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Trump imposes sanctions on Turkey, halts trade negotiations, raises steel tariffs to 50%

The United States has imposed sanctions on Turkish ministries and senior government officials in response to the country’s military offensive in northern Syria.

President Donald Trump also phoned his Turkish counterpart Recep Tayyip Erdogan to demand an immediate truce.

Vice-President Mike Pence said he would travel to the region “as quickly as possible”.




The move comes after criticism of a US troop withdrawal from the region which some say gave Turkey a “green light”. The Turkish offensive, which began last week, aims to push the Kurdish-led Syrian Democratic Forces (SDF) from the border region. Turkey considers the biggest militia in the SDF a terrorist organisation.

US Treasury Secretary Steven Mnuchin announced the measures, which singled out two Turkish ministries and three senior government officials, in Washington DC on Monday evening. The action taken was against Turkey’s defence and energy ministries, as well as the ministers of defence, energy and interior. The actions freeze their assets in the US and bans US-related transactions with them.

President Donald Trump has faced mounting pressure to take action against the US’s Nato partner, including from Republicans. President Trump wrote on twitter that he signed an order to also raise tariffs on Turkish steel to 50% and “immediately stop” negotiations related to a “$100 billion trade deal” with Turkey.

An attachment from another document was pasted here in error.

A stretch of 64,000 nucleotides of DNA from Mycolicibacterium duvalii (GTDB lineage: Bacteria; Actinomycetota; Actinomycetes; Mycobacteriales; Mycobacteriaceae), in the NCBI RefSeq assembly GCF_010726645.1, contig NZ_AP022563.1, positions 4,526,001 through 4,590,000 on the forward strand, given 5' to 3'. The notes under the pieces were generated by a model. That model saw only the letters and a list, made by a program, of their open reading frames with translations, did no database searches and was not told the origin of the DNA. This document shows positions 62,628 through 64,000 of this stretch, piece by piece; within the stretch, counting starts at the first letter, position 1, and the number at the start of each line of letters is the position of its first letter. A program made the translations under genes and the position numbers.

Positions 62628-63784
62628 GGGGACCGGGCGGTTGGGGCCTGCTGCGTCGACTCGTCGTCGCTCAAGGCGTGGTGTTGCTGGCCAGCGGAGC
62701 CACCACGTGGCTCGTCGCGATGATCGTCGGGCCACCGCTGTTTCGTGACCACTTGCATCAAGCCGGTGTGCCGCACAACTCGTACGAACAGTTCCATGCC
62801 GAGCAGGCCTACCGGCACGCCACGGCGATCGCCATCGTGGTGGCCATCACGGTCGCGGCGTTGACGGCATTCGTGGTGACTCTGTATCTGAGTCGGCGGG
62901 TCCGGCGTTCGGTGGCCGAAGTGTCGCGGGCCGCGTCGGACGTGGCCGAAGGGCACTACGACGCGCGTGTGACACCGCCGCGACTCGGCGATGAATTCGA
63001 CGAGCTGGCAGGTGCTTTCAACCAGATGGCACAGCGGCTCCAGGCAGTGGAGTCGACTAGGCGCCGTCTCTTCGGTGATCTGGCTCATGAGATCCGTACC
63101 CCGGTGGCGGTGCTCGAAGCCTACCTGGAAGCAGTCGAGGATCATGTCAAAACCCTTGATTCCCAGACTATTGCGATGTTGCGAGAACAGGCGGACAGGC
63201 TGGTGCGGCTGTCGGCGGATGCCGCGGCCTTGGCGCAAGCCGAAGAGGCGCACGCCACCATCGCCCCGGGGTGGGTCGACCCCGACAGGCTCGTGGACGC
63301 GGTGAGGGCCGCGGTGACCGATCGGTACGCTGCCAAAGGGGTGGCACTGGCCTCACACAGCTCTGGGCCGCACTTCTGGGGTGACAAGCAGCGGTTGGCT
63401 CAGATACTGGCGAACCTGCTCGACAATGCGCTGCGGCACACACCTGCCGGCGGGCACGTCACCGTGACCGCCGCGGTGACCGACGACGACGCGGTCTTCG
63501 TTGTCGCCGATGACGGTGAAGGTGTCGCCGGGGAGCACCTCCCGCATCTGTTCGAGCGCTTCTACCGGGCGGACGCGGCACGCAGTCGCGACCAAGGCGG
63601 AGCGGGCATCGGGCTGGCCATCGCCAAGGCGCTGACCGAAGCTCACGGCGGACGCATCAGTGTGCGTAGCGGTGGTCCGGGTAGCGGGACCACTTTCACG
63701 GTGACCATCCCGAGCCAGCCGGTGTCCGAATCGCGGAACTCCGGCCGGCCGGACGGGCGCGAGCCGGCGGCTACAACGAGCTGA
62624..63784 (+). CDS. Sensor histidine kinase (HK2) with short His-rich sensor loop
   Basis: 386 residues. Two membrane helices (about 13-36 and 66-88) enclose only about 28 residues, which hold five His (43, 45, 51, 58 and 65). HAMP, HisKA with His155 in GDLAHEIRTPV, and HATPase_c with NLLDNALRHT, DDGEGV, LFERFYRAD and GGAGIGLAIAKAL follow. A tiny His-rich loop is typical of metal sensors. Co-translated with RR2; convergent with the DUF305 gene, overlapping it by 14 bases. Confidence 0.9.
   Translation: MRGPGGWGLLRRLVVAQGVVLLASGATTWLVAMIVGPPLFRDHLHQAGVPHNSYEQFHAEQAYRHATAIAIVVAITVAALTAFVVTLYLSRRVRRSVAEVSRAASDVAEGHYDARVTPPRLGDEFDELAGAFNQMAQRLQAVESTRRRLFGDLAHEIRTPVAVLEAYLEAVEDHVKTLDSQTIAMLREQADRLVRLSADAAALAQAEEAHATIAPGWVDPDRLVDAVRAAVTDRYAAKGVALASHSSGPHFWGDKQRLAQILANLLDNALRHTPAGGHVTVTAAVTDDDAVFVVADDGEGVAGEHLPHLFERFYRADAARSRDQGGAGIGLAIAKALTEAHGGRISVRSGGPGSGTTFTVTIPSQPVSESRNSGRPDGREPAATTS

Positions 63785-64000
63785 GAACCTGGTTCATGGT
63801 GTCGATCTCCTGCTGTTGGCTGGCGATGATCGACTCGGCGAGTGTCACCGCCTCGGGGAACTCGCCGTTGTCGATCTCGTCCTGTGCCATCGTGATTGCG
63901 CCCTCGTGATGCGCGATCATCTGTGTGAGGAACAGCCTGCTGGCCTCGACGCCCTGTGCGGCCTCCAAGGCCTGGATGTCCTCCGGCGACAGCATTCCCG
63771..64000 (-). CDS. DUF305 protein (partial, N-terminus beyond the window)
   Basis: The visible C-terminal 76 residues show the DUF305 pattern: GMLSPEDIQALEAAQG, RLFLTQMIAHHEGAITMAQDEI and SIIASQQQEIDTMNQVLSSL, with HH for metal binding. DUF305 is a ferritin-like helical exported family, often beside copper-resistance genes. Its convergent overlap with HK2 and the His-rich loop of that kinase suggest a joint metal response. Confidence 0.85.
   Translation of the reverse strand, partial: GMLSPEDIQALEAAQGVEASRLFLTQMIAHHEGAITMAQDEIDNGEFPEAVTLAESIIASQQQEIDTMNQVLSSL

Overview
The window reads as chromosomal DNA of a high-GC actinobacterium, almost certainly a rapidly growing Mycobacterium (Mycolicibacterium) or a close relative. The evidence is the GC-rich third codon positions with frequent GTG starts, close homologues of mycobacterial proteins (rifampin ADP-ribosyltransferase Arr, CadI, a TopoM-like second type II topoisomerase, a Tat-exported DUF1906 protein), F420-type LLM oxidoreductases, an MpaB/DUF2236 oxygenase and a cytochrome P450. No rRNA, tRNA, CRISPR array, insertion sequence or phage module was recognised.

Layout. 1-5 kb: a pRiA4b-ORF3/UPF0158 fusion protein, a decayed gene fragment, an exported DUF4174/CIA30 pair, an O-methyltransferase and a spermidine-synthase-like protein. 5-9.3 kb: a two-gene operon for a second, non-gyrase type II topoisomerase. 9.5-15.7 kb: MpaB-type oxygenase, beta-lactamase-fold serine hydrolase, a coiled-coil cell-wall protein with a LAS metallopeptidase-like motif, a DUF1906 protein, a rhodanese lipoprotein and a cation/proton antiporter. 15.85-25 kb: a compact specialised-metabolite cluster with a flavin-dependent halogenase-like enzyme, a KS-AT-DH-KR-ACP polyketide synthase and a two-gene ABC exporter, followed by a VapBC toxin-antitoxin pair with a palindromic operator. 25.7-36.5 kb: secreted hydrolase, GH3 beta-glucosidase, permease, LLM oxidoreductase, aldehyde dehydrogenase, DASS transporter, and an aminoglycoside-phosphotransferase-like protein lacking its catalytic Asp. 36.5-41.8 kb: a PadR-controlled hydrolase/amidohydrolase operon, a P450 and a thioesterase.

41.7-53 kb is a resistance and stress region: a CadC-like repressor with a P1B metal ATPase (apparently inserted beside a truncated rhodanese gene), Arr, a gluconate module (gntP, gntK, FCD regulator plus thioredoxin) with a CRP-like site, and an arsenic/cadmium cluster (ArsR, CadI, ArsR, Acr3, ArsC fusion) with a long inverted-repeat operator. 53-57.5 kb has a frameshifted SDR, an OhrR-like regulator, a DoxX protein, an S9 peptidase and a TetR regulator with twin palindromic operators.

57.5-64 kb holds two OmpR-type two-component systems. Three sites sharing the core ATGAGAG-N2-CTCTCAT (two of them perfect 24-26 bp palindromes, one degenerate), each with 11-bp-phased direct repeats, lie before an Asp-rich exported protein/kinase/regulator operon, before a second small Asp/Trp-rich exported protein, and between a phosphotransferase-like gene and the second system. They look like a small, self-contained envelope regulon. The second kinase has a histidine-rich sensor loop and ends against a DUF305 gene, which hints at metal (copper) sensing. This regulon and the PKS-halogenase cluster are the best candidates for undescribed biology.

Vice-President Pence warned that the sanctions “will continue and will worsen unless and until Turkey embraces an immediate ceasefire, stops the violence and agrees to negotiate a long-term settlement of the issues along the border between Turkey and Syria”.

What is Turkey doing in Syria?

Turkish forces want to establish what their government describes as a “safe zone” in the area, to resettle up to two million Syrian refugees currently in Turkey. Many of them are not Kurds and critics warn this could lead to ethnic cleansing of the local Kurdish population.

Kurdish-led forces have been a key ally of the US in the fight against the Islamic State (IS) group in Syria. They described the US withdrawal, which preceded Turkish action, as being a “stab in the back”.

There are fears the local destabilisation could risk a resurgence of the IS group, as thousands of former fighters and their relatives are being detained in northern Syria. Hundreds are said to have already escaped from one camp.

Facing immense pressure, Kurdish-led forces on Sunday announced a deal with the Syrian government for military support to help repel Turkey.

At least 50 civilians have been killed inside Syria and another 18 over the border in southern Turkey. Kurdish forces have confirmed the deaths of 56 of their fighters while Turkey says four of its soldiers and 16 pro-Turkish Syrian fighters have been killed in Syria. Up to 160,000 civilians had been displaced.


Source : Various


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